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Discussion Starter #5
Great info many thanks. I did not follow a prescribed procedure even thou i have the WSM - us blokes eh!

RR London - I think you have reinforced my thoughts. I'm going to try bleeding once more using the prescribed method but I think I know where this is going to end up.
Any one repaired the master cylinder with the repair seal kits you can get.?
 

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Over the years I've always stripped and rebuilt any braking system's components as there are generally very simple principles involved in the design, just get everything really clean to reassemble.

There's more nervousness about things like this nowadays with people being fairly circumspect about working on critical safety items.

If you've a good schematic of it and make careful observations about the original components you're taking apart, you shouldn't have a problem.

Sensible bleed and testing post rebuild should verify if it's okay.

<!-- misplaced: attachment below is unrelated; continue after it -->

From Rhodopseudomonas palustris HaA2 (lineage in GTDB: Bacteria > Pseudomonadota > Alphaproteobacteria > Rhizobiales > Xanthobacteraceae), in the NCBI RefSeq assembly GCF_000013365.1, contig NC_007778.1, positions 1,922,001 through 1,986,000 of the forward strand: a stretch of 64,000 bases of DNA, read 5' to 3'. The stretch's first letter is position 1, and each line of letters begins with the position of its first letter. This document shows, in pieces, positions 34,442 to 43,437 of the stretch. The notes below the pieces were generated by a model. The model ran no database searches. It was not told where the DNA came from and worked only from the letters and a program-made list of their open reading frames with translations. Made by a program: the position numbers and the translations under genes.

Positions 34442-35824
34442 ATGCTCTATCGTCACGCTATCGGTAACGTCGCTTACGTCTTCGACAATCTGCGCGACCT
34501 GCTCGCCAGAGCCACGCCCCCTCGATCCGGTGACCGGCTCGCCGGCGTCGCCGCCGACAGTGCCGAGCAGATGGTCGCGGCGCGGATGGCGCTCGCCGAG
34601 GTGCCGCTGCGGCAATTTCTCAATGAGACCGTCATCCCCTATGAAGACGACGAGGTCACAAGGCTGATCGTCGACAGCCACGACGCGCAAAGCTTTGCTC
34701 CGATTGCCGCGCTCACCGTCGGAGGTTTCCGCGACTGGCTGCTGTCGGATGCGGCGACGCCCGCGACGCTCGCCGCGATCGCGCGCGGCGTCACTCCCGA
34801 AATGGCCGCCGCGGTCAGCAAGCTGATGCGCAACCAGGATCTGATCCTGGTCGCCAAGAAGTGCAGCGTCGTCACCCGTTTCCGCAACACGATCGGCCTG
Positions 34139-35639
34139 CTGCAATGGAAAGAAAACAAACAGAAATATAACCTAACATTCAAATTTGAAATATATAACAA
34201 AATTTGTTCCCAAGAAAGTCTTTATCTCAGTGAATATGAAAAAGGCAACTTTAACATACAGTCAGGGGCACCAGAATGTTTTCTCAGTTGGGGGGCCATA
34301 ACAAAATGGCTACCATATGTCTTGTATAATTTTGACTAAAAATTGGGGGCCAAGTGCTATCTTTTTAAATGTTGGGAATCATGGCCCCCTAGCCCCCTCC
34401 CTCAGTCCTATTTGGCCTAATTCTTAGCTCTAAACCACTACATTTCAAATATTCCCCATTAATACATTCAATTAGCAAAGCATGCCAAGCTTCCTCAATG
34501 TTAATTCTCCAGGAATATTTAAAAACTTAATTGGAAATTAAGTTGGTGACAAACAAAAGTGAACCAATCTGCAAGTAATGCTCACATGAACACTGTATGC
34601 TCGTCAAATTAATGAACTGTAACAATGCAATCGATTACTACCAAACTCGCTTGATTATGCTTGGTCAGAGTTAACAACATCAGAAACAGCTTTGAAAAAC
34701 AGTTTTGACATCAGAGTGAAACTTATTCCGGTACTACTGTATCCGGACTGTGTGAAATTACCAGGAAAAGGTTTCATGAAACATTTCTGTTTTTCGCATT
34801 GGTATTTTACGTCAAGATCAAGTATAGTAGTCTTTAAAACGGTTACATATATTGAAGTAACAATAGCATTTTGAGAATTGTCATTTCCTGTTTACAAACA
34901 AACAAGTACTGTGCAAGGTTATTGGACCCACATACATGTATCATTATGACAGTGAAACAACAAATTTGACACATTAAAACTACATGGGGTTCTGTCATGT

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Just a further thought from looking at WSM, has the MC got a brake failure switch fitted directly to it?

If so, the routine for bleeding asks for this to be electrically disconnected and then undone by four full turns prior to bleeding.

It looks like this may be needed to clear the piston/seals under full travel. It's tightend to normal position after brake bleed complete.

I've not got this system on mine, so just going from written instructions.
 

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Just a further thought from looking at WSM, has the MC got a brake failure switch fitted directly to it?

If so, the routine for bleeding asks for this to be electrically disconnected and then undone by four full turns prior to bleeding.